Speaking of chickens, I have discovered that a dead snake seems to bother them more than a live one. I made the mistake of removing a dead one after it went limp and let’s just say that egg production was affected!
Sunset over Avalon farms, just because it’s pretty.
Sorry there’s been a dearth of veggies in the market lately. The excessive heat totally ruined our first attempts at fall/winter veggies. Thankfully the temperature has broken and fall has shown up. We’ve got stuff in the ground growing as fast as we can get it to grow. Coming soon will be turnips, carrots, four kinds of kale, those beautiful watermelon radishes (love those!), regular and daikon radishes, and winter squash (which are almost cured). We just finished planting 800 foot of spinach. God willing we’ll have plenty of spinach this winter!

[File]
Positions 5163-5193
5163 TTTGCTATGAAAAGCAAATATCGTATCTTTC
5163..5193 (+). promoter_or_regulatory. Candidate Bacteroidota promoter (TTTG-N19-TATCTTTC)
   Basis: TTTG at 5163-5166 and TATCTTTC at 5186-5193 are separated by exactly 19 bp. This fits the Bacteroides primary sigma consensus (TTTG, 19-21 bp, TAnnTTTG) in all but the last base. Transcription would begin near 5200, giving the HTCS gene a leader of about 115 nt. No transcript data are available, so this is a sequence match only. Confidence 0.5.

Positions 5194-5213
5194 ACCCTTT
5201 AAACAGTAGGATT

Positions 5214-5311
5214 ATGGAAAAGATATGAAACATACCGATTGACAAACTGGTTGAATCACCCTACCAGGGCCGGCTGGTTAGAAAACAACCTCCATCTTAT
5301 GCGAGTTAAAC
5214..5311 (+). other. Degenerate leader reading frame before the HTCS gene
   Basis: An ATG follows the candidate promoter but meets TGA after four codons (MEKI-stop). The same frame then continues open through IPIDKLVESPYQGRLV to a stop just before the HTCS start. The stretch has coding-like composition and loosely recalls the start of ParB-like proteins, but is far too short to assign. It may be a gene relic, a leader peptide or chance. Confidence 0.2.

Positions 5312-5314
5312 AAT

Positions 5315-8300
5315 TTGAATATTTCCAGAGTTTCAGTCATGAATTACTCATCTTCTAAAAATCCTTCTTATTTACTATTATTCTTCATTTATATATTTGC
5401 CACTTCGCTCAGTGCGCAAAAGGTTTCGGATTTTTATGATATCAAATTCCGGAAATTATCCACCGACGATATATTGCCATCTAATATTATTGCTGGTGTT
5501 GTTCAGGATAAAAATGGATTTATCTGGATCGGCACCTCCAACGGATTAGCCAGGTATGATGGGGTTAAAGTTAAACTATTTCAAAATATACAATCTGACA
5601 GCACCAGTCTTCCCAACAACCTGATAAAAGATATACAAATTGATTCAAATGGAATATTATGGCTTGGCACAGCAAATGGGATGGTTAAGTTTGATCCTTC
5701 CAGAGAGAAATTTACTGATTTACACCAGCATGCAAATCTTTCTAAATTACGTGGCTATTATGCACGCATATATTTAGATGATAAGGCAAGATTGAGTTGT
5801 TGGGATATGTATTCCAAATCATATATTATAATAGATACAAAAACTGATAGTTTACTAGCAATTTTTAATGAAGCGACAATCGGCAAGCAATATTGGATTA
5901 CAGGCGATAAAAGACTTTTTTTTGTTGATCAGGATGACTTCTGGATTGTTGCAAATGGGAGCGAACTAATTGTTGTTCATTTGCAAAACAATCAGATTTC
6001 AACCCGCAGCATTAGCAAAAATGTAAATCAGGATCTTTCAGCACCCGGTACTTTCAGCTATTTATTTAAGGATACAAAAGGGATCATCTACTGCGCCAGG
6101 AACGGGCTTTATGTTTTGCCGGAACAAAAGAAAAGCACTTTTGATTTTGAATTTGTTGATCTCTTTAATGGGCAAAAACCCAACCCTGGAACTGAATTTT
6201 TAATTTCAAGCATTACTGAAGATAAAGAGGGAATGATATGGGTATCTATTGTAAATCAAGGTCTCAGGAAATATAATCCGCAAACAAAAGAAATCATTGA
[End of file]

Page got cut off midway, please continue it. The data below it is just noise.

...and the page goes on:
In preparation for next year, we’ve covered our big new garden with a heavy planting of winter cover crop. It’s a mix of wheat, oats, rapeseed, clover, winter peas and some tillage radishes just for fun. This stuff sprouts and grows so fast you can almost hear it growing.